[kuh n-streynd]


forced, compelled, or obliged: a constrained confession.
stiff or unnatural; uneasy or embarrassed: a constrained manner.

Origin of constrained

First recorded in 1565–75; constrain + -ed2
Related formscon·strain·ed·ly [kuh n-strey-nid-lee] /kənˈstreɪ nɪd li/, adverbun·con·strained, adjective Unabridged Based on the Random House Unabridged Dictionary, © Random House, Inc. 2019

Examples from the Web for constrainedly

Historical Examples of constrainedly

  • "You could have told me, anyway," Good Indian said constrainedly.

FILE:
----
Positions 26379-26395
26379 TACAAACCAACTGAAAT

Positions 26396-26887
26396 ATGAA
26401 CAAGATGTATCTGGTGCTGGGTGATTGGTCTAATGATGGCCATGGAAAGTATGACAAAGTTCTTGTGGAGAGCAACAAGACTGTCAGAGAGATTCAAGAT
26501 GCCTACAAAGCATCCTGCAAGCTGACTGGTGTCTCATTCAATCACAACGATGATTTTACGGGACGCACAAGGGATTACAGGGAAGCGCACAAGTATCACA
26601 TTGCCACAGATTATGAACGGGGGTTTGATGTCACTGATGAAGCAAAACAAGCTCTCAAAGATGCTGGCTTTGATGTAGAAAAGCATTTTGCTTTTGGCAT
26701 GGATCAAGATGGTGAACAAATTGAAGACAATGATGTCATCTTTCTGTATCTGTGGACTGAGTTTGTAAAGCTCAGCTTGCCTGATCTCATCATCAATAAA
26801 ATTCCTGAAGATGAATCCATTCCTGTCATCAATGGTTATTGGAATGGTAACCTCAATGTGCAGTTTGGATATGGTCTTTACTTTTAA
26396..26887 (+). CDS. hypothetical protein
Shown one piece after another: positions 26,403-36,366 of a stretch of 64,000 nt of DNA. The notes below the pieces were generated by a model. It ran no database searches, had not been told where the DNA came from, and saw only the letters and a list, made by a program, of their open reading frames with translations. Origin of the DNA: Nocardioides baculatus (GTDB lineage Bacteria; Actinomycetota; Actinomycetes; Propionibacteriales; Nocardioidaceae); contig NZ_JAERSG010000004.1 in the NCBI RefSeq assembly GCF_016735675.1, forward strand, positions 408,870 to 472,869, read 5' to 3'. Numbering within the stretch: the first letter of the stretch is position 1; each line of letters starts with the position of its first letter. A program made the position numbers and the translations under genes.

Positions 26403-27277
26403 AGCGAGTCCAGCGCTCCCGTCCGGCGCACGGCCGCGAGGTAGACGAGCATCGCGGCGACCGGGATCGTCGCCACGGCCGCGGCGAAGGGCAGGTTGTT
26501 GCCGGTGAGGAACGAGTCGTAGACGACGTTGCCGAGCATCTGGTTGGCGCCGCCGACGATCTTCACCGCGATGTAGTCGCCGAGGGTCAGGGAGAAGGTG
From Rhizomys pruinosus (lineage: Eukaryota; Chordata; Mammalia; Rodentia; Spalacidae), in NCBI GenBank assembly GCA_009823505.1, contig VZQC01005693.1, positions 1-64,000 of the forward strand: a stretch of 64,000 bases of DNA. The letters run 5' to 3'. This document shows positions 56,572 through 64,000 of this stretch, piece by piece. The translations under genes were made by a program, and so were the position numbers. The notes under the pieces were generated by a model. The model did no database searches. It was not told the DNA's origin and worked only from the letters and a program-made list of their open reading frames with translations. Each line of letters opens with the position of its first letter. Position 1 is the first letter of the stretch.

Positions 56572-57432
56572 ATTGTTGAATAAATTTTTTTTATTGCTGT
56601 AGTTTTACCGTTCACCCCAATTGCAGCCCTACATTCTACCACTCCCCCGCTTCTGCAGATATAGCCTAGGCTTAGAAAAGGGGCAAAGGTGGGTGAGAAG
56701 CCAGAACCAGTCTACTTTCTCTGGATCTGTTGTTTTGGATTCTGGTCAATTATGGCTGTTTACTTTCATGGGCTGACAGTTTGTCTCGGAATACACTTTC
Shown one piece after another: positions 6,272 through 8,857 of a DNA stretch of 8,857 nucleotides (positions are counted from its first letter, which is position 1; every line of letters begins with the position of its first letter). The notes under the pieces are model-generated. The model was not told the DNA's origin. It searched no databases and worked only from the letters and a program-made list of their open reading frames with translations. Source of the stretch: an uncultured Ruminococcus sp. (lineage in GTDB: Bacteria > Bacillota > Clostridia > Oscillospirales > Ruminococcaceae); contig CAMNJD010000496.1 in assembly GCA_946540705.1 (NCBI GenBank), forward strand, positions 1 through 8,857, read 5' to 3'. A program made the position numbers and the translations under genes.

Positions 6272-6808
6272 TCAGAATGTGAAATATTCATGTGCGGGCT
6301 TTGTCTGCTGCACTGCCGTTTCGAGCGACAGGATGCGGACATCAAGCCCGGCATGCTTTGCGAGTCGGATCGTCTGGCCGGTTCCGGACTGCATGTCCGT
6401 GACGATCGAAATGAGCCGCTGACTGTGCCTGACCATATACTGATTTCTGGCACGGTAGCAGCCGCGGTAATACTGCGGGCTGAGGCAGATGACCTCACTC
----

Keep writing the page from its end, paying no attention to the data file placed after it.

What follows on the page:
Good Indian

    B. M. Bower

  • “I should thank thee, Master Devereaux,” said Francis constrainedly.

    In Doublet and Hose

    Lucy Foster Madison

  • Kincaid, in a manner, presented him to her—courteously, constrainedly.

    The Man Who Was Good

    Leonard Merrick

  • No, said he, constrainedly, not unless it were an offense against a child.

  • At last he said, constrainedly, "You speak that which is not."

    Friendship and Folly

    Maria Louise Pool

British Dictionary definitions for constrainedly



embarrassed, unnatural, or forceda constrained smile
Derived Formsconstrainedly (kənˈstreɪnɪdlɪ), adverb
Collins English Dictionary - Complete & Unabridged 2012 Digital Edition © William Collins Sons & Co. Ltd. 1979, 1986 © HarperCollins Publishers 1998, 2000, 2003, 2005, 2006, 2007, 2009, 2012